The former head of diversity at Morgan Stanley is suing the firm and two of its top executives, including CEO James Gorman, for racial and gender discrimination.
According to the lawsuit, which was filed on Tuesday, Marilyn Booker was fired in December after pushing for a plan that she said would help promote career advancement for Morgan Stanley's Black employees. The suit alleges that Booker's firing reflects a pattern of widespread discrimination against Black and female employees at the investment bank.
"Clearly, Black lives did not matter at Morgan Stanley," the suit states.
The complaint alleges a number of instances in which Booker, who worked at Morgan Stanley for 26 years and who is Black, said she faced discrimination. In one such instance, the professional credit and financial reward for bringing in a new client recruited by Booker and a fellow Black employee was allegedly given to a White colleague.
According to the suit, Booker identified a number of Black candidates for positions at the firm who were never hired and without her superiors offering an explanation. What's more, Booker's budget to promote diversity at the firm was regularly cut, the suit claims.
The suit is short on evidence of widespread discrimination or racism at the firm. Rather, Booker points to statistics suggesting that Morgan Stanley has done a poor job of hiring and promoting minority employees. The suit notes that, until recently, just three of Morgan Stanley's operating committee are women, and none are Black. As for its board of directors, the suit says that 10 of 14 board members are men, while only one is Black.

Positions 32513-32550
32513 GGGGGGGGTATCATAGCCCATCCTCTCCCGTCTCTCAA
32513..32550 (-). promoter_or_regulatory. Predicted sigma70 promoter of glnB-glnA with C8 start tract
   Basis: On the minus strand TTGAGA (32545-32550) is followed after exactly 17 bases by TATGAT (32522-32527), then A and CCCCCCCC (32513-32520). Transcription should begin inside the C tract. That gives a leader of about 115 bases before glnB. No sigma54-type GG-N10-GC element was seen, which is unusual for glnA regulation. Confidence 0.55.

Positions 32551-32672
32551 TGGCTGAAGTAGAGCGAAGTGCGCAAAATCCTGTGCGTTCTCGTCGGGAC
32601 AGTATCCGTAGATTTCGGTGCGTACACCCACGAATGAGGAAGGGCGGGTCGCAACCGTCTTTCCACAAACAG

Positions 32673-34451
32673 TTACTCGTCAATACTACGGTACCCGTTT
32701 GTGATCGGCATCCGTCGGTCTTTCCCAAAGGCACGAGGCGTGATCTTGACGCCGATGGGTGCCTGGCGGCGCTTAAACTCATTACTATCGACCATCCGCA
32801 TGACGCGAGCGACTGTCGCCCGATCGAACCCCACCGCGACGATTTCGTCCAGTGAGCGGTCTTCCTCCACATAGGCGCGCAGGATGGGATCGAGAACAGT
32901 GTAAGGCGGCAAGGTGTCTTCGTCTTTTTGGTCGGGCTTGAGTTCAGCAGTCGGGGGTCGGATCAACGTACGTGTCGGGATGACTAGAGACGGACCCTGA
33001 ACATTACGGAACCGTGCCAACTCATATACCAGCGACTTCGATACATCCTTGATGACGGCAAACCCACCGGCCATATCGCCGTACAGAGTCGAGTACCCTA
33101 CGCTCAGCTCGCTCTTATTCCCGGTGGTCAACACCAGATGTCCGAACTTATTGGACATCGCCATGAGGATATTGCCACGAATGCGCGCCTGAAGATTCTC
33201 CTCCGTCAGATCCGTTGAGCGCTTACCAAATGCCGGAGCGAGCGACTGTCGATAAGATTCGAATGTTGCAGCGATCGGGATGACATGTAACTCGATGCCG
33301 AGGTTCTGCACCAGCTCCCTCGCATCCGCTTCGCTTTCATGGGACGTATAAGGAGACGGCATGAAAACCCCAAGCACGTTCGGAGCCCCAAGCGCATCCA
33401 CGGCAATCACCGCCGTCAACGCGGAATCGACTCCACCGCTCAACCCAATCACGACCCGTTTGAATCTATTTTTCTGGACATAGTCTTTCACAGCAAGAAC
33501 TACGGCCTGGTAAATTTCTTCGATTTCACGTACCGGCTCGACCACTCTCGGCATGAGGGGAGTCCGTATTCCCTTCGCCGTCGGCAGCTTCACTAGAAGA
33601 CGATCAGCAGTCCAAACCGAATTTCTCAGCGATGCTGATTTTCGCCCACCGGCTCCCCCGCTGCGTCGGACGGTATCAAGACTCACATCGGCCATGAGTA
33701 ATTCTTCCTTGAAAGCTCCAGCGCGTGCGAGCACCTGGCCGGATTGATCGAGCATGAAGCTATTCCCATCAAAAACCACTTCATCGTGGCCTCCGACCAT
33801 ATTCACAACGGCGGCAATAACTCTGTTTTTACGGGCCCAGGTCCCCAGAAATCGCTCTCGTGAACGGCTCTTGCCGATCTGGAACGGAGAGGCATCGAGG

In a statement, a Morgan Stanley spokesperson said the firm denies Booker's allegations and plans to fight the suit. "We are steadfast in our commitment to improve the diversity of our employees and have made steady progress, while recognizing that we have further progress to make," the firm said. "We will continue to advance our high priority efforts to achieve a more diverse and inclusive firm."
Separately, Morgan Stanley told CBS This Morning that the representation of Black employees at the bank has increased, including among its managing directors. In the U.S., 5.8% of the company's workers are Black, up from 4.6% in 2010, the company disclosed in responding to questions about the diversity of its workforce.
Morgan Stanley also points to several programs it has in place to support Black and Hispanic workers. Those include scholarships and internships for college juniors, with a focus on Black students, that can lead to jobs with the company; career development training for promising Black and Hispanic senior employees; and a program to encourage people of color and women to pursue technology jobs.
"We fully acknowledge that we have work to do, and we are working to do better," the company said in an email.
Morgan Stanley isn't the only Wall Street firm, a problem seen more broadly across corporate America. No Wall Street firm is headed by an African American CEO, while only four companies in the Fortune 500 has a Black chief executive. And none of the six largest banks, including Bank of America, Citigroup, Goldman Sachs, JPMorgan Chase and Wells Fargo, have ever had a women CEO.
Last week, Morgan Stanley announced that it was adding Carol Greene-Vincent and Susan Reid, Black women, to its operating committee. Reid is the firm's current global head of diversity. In announcing the promotions, Gorman in an internal email said that the death of George Floyd while in the custody of Minneapolis police and the resulting public outrage had propelled his decision to promote the executives. Gorman also said the firm would donate $5 million to the NAACP and spend $25 million on diversity efforts inside the firm.
Booker's suit calls the recent promotions, along with Gorman's comments, "lip service." The complaint, without giving specific numbers, said diversity at Morgan Stanley has declined under Gorman,.
In 2012, according to the suit, Booker was removed as the head of diversity and put in a different role at the wealth management division of the firm. She allegedly was given no reason for the role change. In the wealth management unit, she reported to that group's head of diversity, who was White.
"Morgan Stanley has had decades to get its house in order and improve its record on diversity and inclusion," Booker's lawyer, Jeanne M. Christensen of Wigdor said in a statement. "The numbers speak for themselves, and Morgan Stanley must be held accountable for looking the other way."
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